Find out how thieboudienne became the pride of Senegal

By LeAnn Nguyen
April 9, 2018

Thieboudienne from Bahati Restaurant. Photo by Bao Nguyen.

Every nation has a short list of a few dishes that’s universally loved and it’s not often that you see one stand out so much as to be considered an icon of national pride. But that’s just the case with thieboudienne, or ceebu jën, in Senegal.

By far the most popular dish in the country and, as such, expectations can run high. Literally translating to “rice and fish” in the Senegalese language of Wolof, this dish seems modest at first glance. However, once you get to know its flavors, ease in preparation, and versatility, it’s clear why this dish is so beloved throughout Senegal and beyond.

According to Senegalese oral traditions, thieboudienne’s origins can be traced back to one woman, Penda Mbaye, from the coastal city of Saint-Louis. She was a cook in the home of the French colonial governor at the turn of the 19th century and created the dish by combining the city’s abundant fresh fish with rice newly imported from Asia. She also had the idea to add mashed cherry tomatoes to her cooking which, according to legend, pleased the taste of the colonial higher-ups. The dish subsequently spread throughout Senegal and nearby countries like Côte d’Ivoire and Guinea, where it’s known as riz graz. In Senegal today, it’s also often called thieboudienne Penda Mbaye in honor of its creator.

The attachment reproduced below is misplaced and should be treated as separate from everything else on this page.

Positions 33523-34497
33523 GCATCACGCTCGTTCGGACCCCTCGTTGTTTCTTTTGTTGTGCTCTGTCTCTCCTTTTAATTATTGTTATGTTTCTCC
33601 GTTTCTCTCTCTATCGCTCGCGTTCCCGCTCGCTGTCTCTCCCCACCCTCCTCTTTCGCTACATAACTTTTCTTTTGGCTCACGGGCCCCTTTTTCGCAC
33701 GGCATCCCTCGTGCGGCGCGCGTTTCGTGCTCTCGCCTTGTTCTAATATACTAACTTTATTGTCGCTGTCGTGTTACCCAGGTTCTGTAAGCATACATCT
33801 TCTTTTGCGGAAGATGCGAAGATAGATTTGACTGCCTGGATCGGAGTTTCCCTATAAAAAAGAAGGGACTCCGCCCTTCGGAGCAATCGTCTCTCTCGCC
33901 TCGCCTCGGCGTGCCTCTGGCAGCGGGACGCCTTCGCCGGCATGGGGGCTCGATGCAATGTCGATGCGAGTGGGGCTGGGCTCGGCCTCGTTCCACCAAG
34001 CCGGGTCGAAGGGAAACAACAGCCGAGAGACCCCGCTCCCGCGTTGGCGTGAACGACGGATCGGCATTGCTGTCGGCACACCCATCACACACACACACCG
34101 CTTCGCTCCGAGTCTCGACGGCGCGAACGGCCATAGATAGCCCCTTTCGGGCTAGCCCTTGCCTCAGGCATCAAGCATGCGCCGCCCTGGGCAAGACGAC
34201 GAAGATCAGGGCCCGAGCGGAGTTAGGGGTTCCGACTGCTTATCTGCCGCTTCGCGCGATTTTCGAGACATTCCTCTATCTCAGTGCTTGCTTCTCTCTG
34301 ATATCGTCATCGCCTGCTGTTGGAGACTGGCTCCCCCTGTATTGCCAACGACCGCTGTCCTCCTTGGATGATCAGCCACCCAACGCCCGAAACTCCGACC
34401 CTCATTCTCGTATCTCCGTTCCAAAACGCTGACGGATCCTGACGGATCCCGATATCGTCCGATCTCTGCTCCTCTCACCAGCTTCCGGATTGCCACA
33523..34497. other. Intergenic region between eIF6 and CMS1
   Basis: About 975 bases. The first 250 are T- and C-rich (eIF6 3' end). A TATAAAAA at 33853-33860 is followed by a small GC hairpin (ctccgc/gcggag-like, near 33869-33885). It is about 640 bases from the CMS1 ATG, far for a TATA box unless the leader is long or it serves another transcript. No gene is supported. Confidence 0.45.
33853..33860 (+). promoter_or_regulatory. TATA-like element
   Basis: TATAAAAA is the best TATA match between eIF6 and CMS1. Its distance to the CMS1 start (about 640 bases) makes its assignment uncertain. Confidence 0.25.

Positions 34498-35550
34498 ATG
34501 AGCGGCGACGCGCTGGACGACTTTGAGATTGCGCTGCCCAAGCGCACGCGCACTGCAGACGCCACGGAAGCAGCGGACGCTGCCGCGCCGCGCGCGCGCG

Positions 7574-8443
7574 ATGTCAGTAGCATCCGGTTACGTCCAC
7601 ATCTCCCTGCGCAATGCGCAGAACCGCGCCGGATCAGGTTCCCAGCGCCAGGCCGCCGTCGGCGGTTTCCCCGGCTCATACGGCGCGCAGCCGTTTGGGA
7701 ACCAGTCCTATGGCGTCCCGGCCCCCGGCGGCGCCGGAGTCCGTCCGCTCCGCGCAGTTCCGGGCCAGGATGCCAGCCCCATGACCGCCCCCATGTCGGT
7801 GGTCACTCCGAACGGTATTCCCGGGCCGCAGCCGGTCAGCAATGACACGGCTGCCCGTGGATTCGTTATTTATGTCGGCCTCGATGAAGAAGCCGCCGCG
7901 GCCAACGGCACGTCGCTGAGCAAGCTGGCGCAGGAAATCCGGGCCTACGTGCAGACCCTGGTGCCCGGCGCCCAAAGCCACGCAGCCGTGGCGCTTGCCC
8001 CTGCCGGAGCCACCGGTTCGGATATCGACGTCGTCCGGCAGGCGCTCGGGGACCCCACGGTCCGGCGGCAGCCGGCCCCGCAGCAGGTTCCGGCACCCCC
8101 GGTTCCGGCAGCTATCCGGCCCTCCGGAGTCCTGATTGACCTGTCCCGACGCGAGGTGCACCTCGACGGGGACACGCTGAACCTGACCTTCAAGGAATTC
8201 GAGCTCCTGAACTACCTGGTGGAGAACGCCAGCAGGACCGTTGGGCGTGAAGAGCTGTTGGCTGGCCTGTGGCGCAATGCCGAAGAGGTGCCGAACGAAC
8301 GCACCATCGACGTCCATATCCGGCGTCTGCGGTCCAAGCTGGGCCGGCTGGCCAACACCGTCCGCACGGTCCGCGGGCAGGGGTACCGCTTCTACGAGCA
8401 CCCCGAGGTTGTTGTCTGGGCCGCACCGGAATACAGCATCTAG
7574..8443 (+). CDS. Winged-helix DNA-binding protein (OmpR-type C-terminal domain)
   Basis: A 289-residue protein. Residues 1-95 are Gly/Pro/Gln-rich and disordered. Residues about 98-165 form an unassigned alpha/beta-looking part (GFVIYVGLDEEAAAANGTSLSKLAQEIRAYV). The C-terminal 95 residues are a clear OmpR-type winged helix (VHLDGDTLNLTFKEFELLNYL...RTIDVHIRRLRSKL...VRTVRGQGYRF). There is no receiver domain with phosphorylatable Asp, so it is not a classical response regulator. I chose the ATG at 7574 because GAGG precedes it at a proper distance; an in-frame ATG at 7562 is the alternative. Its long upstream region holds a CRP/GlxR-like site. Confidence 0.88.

Thieboudienne from La Teranga. Photo from Yelp.

The base ingredients of thieboudienne are simple: fish, rice, and tomato sauce. These ingredients are easily adaptable to individual taste and go well with other ingredients you might have on hand. You can use nearly any kind of fish (white, firm varieties like bass work best) and rice (broken jasmine rice works well). The fish is first stuffed with seasonings like salt, pepper, parsley and garlic, then boiled or fried and cooked in tomato sauce with your vegetables of choice. Root vegetables like carrots, cassava, and potatoes are a good complement. Softer veggies like cabbage and bell peppers also do well. Smoked fish is sometimes added to infuse the dish with an additional kick. Cooked rice is added last, and everything is mixed to give the dish its traditional bright red color.

Thieboudienne is easily made in one pot. The main investment in preparation is time, since it takes a while for all the ingredients to simmer and cook fully. While it is definitely worth the wait, if you find yourself short on time to prepare thieboudienne yourself, don’t worry – you can still enjoy it by heading to one of several Seattle restaurants serving this dish. La Teranga and Bahati Restaurant both proudly serve the national dish in Columbia City.